Interview of Erika Rodriguez
Interviewed for the UCLA Center for the Study of Women’s Chemical Entanglements: Oral Histories of Environmental Illness series. Born in El Salvador, Rodriguez is a domestic worker and a member of the Women’s Collective in San Francisco.
- Chemical Entanglements: Oral Histories of Environmental Illness
- Environmental IllnessSocial Movements
- Biographical Note:
- Interviewed for the UCLA Center for the Study of Women’s Chemical Entanglements: Oral Histories of Environmental Illness series. Born in El Salvador, Rodriguez is a domestic worker and a member of the Women’s Collective in San Francisco.
- Rodriguez, Erika
- Persons Present:
- Rodriguez and Encinas
- Place Conducted:
- The interview was conducted using the Zoom video conferencing platform.
- Supporting Documents:
- Records relating to the interview are located in the office of the UCLA Library’s Center for Oral History Research.
- Interviewer Background and Preparation:
- This interview was conducted by Abraham Encinas, a graduate student researcher, for the Center for the Study of Women, and PhD student in English, UCLA. Abraham’s dissertation focuses on novels of dictatorship in 20th century Latinx and Asian American literature.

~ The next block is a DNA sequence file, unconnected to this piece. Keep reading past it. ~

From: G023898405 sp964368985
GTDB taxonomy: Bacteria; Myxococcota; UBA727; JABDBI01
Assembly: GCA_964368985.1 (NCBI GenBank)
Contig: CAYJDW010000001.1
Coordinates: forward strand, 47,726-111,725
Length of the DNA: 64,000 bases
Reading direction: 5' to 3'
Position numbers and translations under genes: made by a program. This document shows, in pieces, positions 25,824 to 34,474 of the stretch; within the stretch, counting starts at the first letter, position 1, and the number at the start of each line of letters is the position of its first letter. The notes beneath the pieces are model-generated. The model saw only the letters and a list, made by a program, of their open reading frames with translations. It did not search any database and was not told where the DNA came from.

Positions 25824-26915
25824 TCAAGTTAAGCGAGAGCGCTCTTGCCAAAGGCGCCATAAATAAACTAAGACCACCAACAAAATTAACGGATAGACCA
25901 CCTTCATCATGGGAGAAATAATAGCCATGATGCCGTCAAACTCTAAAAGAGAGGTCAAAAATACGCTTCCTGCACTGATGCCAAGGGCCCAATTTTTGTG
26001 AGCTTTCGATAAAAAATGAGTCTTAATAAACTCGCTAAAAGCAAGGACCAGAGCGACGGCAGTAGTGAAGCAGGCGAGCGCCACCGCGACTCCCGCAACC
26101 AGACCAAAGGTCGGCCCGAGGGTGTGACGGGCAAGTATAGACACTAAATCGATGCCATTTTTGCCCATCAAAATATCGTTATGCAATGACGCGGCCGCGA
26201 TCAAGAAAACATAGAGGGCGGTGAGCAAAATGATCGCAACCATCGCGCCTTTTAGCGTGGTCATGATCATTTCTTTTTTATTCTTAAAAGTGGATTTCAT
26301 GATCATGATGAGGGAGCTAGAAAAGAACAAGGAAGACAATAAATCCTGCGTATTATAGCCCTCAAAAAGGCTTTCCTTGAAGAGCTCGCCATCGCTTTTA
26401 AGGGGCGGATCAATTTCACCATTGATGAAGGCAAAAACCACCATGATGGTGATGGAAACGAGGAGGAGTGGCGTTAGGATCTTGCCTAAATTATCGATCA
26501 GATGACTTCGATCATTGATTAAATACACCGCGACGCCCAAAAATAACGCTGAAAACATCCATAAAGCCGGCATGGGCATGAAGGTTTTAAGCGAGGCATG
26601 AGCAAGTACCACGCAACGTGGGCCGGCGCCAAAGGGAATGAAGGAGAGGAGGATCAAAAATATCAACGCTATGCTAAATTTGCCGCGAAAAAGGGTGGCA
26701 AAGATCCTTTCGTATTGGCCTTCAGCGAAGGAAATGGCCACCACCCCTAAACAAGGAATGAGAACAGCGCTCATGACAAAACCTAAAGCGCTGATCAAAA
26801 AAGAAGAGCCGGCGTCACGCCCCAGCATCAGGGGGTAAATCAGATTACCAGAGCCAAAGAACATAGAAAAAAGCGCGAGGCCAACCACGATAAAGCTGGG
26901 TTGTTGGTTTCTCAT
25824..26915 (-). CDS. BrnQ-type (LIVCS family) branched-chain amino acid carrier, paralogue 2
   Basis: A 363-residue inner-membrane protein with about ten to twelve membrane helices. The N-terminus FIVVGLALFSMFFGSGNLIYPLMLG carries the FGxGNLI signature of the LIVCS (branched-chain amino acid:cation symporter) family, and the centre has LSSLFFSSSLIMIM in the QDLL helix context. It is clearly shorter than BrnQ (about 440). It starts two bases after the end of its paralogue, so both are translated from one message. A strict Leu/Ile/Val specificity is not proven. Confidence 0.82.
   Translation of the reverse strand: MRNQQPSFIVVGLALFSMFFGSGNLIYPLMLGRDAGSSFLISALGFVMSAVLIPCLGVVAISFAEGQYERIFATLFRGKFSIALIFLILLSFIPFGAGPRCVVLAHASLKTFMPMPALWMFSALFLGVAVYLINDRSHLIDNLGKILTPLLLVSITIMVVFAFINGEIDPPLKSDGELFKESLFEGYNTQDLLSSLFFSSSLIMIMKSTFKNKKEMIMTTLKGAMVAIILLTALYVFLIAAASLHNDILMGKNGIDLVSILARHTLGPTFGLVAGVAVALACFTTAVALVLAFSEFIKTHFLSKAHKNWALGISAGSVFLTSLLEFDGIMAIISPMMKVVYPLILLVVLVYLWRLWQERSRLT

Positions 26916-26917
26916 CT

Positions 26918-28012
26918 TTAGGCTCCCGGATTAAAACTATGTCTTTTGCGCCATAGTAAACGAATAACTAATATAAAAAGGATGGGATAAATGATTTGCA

- Processing of Interview:
- The interviewer prepared for the interview by reading a pre-interview questionnaire completed by the narrator.
- 1 hr
- Regents of the University of California, UCLA Library.
- Series Statement:
- Chemical Entanglements: Oral Histories of Environmental Illness is a collection of interviews with over seventy individuals living in the U.S. and Canada whose family history, occupation, art practice, or activism have brought them into direct contact with illness experience and disability related to chronic, low-dose exposure to toxicant chemicals. The procurement of this collection (from March 2019 through September 2020) was sponsored by the UCLA Center for the Study of Women under the directorship of Rachel C. Lee, with interviews conducted by six undergraduates, five graduate students, two career staff, and two faculty members at CSW.
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Born in El Salvador—Lives near several bus stations, and affected by smell of gasoline—Currently lives in San Francisco and works in housekeeping—Joins Women’s Collective upon immigrating to the U.S., which helps her find employment while being aware of her rights regardless of immigration status—Wants to spread awareness about long term effects of chemicals present in products used in daily life—Tries to implement use of natural cleaning products at work—Physical effects of using cleaning products like Clorox—Refusal to work with employers who deny her request to use green products—Ways in which the Collective has been a great help for her and other immigrant women—Current work towards getting SB 1257 approved and attending events held in other states—Describes her role as a co-organizer for fundraising and California representative—Disproportionate effects of chemical sensitivity on women in housekeeping field—Societal changes needed in order to improve state of environmental illnesses.